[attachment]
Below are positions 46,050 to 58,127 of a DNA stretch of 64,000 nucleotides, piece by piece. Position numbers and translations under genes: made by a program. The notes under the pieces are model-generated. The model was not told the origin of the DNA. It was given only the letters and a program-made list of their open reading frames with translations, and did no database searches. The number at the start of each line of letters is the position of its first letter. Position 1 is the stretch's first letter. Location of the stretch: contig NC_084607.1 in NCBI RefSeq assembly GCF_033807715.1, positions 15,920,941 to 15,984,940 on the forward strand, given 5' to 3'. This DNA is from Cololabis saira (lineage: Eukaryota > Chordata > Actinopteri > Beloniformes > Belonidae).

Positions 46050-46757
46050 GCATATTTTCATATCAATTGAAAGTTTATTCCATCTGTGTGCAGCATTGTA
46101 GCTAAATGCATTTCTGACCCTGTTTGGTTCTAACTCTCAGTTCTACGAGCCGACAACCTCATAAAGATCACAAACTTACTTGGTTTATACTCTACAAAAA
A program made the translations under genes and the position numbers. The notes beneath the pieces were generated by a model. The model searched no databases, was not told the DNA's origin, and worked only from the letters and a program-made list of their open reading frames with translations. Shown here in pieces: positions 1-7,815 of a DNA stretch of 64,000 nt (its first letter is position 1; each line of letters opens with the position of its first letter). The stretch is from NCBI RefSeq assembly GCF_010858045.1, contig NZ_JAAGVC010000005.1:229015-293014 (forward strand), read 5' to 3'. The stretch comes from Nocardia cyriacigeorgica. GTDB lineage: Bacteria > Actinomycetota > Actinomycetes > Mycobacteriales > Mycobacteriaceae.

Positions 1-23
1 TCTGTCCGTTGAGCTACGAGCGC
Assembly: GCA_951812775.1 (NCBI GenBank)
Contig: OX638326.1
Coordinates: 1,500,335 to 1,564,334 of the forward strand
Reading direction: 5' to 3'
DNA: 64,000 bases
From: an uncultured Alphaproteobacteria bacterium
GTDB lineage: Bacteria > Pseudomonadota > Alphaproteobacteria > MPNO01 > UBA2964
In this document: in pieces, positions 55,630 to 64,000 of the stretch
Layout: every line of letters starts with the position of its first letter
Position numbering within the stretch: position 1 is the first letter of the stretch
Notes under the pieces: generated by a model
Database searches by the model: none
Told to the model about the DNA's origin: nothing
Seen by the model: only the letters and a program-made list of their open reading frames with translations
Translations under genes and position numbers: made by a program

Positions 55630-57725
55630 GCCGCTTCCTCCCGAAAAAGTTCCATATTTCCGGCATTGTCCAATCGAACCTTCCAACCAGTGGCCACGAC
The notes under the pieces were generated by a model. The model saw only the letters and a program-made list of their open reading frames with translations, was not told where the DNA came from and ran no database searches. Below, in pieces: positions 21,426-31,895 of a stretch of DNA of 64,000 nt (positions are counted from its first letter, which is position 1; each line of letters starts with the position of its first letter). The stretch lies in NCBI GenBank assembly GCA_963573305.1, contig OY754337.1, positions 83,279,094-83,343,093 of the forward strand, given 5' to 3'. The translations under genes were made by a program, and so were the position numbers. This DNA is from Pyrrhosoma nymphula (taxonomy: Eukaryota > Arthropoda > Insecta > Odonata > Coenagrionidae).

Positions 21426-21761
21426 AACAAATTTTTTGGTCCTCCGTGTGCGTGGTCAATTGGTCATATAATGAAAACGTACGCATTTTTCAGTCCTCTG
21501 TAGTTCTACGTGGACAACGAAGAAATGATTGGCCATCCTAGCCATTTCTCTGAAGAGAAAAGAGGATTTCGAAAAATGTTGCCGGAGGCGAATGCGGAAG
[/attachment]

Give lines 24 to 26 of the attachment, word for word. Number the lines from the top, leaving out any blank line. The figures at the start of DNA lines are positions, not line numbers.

55630 GCCGCTTCCTCCCGAAAAAGTTCCATATTTCCGGCATTGTCCAATCGAACCTTCCAACCAGTGGCCACGAC
The notes under the pieces were generated by a model. The model saw only the letters and a program-made list of their open reading frames with translations, was not told where the DNA came from and ran no database searches. Below, in pieces: positions 21,426-31,895 of a stretch of DNA of 64,000 nt (positions are counted from its first letter, which is position 1; each line of letters starts with the position of its first letter). The stretch lies in NCBI GenBank assembly GCA_963573305.1, contig OY754337.1, positions 83,279,094-83,343,093 of the forward strand, given 5' to 3'. The translations under genes were made by a program, and so were the position numbers. This DNA is from Pyrrhosoma nymphula (taxonomy: Eukaryota > Arthropoda > Insecta > Odonata > Coenagrionidae).

Positions 21426-21761